This image illustrates what we mean by a constrained filament path. As you can see, there is very little space between the gears and the body of the extruder, meaning there is very little space for the filament to "find" a way to wrap around the extruder gears. This is crucial for printing with 60A TPU.
If you go the OmniaDrop route, make sure you also pick up a PTFE-lined heatbreak. The OmniaDrop comes with an all-metal heatbreak, which is perfect for printing higher temperature materials such as CoexNylex™, but the metal will cause excess friction when printing 60A TPU and will make it much more difficult to print such a soft material.
If you go with another extruder or choose to DIY a different solution - keeping the filament path constrained as tightly as possible is by far the most important thing to consider.
You also need to ensure your nozzle and extruder is clean and free of debris. Any partial clog or contaminant can give 60A TPU a chance to clog up. Performing a cold pull with nylon or a material other than the 60A TPU itself can be a great way to thoroughly clean your nozzle.
There are many settings that need to be considered when slicing models to be printed in 60A TPU.
Probably the most important setting when printing with 60A TPU is printing speed - you will need to print very, very slowly. Start out with a maximum speed of 10mm/s, and work your way up from there if you're able to. Don't expect to get much more than 20mm/s as your max speed, though. You won't be printing a 20 minute Benchy with 60A TPU!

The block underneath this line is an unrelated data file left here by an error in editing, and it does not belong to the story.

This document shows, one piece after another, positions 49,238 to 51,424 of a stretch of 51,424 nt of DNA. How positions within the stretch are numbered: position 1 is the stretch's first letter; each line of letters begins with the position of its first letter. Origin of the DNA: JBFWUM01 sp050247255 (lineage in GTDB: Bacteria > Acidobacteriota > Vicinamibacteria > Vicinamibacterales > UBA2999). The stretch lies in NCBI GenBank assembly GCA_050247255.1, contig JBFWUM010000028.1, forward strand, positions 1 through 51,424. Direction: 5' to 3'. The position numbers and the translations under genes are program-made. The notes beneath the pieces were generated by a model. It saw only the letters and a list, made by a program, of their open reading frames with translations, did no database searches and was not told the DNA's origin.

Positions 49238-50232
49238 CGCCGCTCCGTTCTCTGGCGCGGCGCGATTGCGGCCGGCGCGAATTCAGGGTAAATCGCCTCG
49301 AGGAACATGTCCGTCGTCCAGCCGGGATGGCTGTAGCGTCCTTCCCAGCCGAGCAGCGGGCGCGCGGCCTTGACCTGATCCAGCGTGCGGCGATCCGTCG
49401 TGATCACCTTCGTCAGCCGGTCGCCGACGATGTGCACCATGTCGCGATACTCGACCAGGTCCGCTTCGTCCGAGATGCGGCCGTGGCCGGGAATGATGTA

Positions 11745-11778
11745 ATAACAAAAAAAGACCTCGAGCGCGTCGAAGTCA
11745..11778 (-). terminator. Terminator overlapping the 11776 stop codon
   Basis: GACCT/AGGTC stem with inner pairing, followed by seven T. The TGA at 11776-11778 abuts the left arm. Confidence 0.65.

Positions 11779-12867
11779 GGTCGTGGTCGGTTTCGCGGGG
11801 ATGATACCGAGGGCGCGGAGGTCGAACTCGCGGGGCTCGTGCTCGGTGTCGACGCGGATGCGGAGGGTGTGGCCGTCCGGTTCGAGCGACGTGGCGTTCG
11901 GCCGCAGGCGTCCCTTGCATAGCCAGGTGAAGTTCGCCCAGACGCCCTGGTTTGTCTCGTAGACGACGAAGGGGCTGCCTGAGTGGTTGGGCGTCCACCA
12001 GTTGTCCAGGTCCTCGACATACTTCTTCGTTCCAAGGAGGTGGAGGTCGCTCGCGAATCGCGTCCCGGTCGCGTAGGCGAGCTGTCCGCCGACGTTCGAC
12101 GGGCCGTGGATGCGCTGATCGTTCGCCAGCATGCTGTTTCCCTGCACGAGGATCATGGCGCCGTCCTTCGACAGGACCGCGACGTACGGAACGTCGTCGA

Temperature is also very important. At Coex 3D when we print with our 60A TPU, we use a nozzle temperature of 230°C. Beware though, as above this temperature the material can get too hot and start to degrade, so you may want to start out around 220°C-225°C. Ensuring the hotend is up to an even temperature is also important. Uneven temperature throughout the hotend could cause the material to melt unevenly and therefore clog up. A bit of custom G-Code at the start of a print can help with this, specifically the
G4 G-Code command. This command is "dwell" - it causes the printer to pause and wait a specified amount of time before continuing. In this case, you could add
G4 S60 to your custom starting G-Code, right after the hotend comes up to temperature with the